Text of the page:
JDB Example: Generating a Thread Dump

Every once in a while I run into a situation where the usual means for generating a thread dump (stack trace) does not work, making it difficult to track down pesky deadlocks. This seems somewhat more common under OSX, but I’ve seen it happen under Linux as well.

Typically you can type Control-&backslash; (Control-Break on Windows), or send a process the QUIT signal (e.g., kill -QUIT <java vm pid>) to dump a trace of all active threads in the Java VM. Intermittently, however, I have found that this does not work for java processes that are launched via a shell script. The Control-&backslash; is sometimes simply ignored, while the QUIT signal appears to kill the script, but without dumping a stack trace or killing the java process. (This suggests that in either case, the script is probably just intercepting the signal. There’s probably a fix for that, but I haven’t explored it.)

The jdb debugger utility, included as part of the JDK, provides an alternate way to get a stack trace. First, you must pass two additional arguments to the java vm to tell it to listen for connections from the java debugger. On OSX, Linux, or UNIX, this looks like:


java -Xdebug -Xrunjdwp:transport=dt_socket,address=8000,server=y,suspend=n class


This will cause the VM to listen for debugger connections on port 8000. You may use any usued port number that the account in which the program is running may listen. For non-priviledged accounts, this typically means any port number over 1024. For security reasons you might not want to include these options on a production system, but for testing and debugging they impose no measurable performance penalty.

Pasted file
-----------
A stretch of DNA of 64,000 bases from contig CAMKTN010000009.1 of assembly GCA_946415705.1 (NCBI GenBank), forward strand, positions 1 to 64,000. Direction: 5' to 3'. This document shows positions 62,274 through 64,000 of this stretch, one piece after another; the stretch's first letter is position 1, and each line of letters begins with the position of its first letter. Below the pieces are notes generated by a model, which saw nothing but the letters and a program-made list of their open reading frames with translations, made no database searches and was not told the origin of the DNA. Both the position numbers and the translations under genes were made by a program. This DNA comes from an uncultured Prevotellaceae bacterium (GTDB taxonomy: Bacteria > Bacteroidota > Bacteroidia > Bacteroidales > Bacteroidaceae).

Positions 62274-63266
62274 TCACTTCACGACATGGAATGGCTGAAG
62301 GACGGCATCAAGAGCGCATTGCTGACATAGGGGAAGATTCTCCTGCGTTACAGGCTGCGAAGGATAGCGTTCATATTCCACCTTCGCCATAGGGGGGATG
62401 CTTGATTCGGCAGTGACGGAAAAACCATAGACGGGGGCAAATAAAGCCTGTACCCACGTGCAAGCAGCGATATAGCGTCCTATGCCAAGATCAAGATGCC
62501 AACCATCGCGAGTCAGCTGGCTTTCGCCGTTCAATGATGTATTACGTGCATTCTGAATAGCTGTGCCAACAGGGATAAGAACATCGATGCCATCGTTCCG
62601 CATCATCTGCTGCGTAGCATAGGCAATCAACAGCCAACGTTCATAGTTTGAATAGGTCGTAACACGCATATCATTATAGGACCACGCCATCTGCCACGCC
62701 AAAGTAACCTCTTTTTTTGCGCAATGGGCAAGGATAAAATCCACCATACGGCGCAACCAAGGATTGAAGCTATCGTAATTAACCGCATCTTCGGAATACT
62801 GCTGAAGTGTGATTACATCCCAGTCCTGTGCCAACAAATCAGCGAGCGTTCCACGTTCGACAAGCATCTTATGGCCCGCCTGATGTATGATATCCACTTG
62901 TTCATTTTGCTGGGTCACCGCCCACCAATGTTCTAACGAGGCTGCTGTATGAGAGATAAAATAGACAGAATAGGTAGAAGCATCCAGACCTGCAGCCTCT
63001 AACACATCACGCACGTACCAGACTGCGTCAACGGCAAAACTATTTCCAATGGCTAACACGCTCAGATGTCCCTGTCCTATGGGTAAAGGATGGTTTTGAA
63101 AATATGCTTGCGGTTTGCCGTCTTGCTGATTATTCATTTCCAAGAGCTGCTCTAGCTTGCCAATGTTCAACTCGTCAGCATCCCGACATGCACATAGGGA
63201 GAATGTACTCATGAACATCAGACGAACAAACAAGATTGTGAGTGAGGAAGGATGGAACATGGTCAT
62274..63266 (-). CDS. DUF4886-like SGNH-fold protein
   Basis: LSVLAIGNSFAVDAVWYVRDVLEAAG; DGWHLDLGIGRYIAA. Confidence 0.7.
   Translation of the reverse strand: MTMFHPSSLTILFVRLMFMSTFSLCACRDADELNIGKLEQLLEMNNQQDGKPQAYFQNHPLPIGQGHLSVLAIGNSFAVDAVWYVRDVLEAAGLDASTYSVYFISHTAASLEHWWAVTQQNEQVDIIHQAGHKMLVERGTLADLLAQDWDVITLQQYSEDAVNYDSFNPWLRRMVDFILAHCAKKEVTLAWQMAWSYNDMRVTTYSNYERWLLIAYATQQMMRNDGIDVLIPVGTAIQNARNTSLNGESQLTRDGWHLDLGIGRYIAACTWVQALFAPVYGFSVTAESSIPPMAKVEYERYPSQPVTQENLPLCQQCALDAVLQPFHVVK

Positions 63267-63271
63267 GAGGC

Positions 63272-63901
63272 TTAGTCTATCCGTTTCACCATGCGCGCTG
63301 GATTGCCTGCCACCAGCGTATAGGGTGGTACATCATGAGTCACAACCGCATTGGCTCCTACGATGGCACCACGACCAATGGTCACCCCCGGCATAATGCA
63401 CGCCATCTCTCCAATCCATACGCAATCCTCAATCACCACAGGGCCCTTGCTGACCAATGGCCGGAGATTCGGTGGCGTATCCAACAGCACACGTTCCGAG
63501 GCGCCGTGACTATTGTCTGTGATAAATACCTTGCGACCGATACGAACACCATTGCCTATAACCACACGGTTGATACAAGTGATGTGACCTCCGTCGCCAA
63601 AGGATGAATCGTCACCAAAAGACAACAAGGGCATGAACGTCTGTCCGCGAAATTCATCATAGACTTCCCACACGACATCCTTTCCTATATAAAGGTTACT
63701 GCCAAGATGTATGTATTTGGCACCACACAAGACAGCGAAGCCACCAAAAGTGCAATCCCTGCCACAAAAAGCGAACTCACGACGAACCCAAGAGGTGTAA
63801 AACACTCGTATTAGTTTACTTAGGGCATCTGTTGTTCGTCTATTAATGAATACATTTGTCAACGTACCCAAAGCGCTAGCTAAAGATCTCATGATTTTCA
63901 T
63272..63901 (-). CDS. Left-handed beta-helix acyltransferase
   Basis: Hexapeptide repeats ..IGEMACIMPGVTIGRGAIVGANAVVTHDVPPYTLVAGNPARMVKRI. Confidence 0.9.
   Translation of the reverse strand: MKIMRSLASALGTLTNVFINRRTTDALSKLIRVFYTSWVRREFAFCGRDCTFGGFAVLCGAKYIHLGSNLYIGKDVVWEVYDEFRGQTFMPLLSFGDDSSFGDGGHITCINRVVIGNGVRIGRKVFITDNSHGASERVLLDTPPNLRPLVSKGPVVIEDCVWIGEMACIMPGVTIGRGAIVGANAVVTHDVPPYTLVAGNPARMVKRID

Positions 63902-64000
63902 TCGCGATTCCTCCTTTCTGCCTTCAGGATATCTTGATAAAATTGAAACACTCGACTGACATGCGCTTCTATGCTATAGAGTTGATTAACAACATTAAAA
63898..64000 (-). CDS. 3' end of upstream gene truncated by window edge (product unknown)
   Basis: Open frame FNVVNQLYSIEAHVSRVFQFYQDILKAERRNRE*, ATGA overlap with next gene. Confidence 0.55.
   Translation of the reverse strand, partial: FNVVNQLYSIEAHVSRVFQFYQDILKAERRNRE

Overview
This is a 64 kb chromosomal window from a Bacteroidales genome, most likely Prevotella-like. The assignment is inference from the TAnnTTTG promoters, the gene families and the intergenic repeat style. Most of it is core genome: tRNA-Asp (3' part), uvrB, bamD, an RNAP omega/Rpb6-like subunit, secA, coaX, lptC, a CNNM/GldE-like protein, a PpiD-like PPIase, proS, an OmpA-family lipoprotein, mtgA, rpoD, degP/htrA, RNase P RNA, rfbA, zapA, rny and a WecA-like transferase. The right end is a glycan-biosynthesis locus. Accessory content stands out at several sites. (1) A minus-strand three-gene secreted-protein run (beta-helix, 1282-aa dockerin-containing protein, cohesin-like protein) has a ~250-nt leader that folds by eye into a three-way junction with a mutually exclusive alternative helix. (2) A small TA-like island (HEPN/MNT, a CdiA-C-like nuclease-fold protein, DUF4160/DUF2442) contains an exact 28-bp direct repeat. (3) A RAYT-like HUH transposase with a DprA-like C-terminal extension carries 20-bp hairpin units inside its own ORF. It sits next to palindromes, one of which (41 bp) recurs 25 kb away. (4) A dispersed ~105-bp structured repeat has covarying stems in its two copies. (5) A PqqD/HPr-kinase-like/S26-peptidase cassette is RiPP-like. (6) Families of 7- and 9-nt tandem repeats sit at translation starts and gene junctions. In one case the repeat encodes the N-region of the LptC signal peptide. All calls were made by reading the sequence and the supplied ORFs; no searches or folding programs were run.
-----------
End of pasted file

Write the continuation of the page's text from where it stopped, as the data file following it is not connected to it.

As an example, here is a simple DeadlockDemo class that will produce a deadlock at some indeterminate point. It creates three threads, each of which will repeatedly try to randomly acquire two locks. When a thread successfully gets both locks, it will update a counter. Eventually two threads will try to acquire the same two locks in the opposite order, resulting in a deadlock. Deadlock situations are, of couse, not the only cases where stack traces are useful, but are probably the most common:


import java.awt.*;
import javax.swing.*;

/**
 * Demo program that should (eventually) produce a deadlock
 */
public class DeadlockDemo extends JFrame implements Runnable {
    /**
     * Label with counter of iterations before deadlock
     */
    private JLabel text = null;

    /**
     * Counter of number of updates
     */
    private int count = 0;

    /**
     * Set of objects to randomly synchronize on
     */
    private Object[] locks = null;

    public DeadlockDemo() {
        setDefaultCloseOperation(JFrame.EXIT_ON_CLOSE);
        text = new JLabel("Starting up...", JLabel.CENTER);
        setLayout(new BorderLayout());
        add(text, BorderLayout.CENTER);

        locks = new Object[] { new Object(), new Object(), new Object() };
    }

    public void startSomeThreads() {
        for (int i = 0; i < 3; i++) {
            Thread runner = new Thread(this);
            runner.setName("Runner Thread " + i);
            runner.start();
        }
    }

    public void run() {
        while (true) {
            // Pick two locks at random to synchronize on. Eventually
            // two threads will try to acquire the same two locks in
            // the opposite order, resulting in a deadlock.
            synchronized(locks[(int) (Math.random() * locks.length)]) {
                synchronized(locks[(int) (Math.random() * locks.length)]) {
                    count++;
                    synchronized(text) {
                        text.setText("Counter: " + count);
                    }
                }
            }
        }
    }

    public static void main(String[] args) {
        DeadlockDemo demo = new DeadlockDemo();
        demo.setSize(200, 200);
        demo.setVisible(true);
        demo.startSomeThreads();
    }
}


Figure 1. DeadlockDemo, a program that (eventually) deadlocks.

You can run this class from the command line thusly: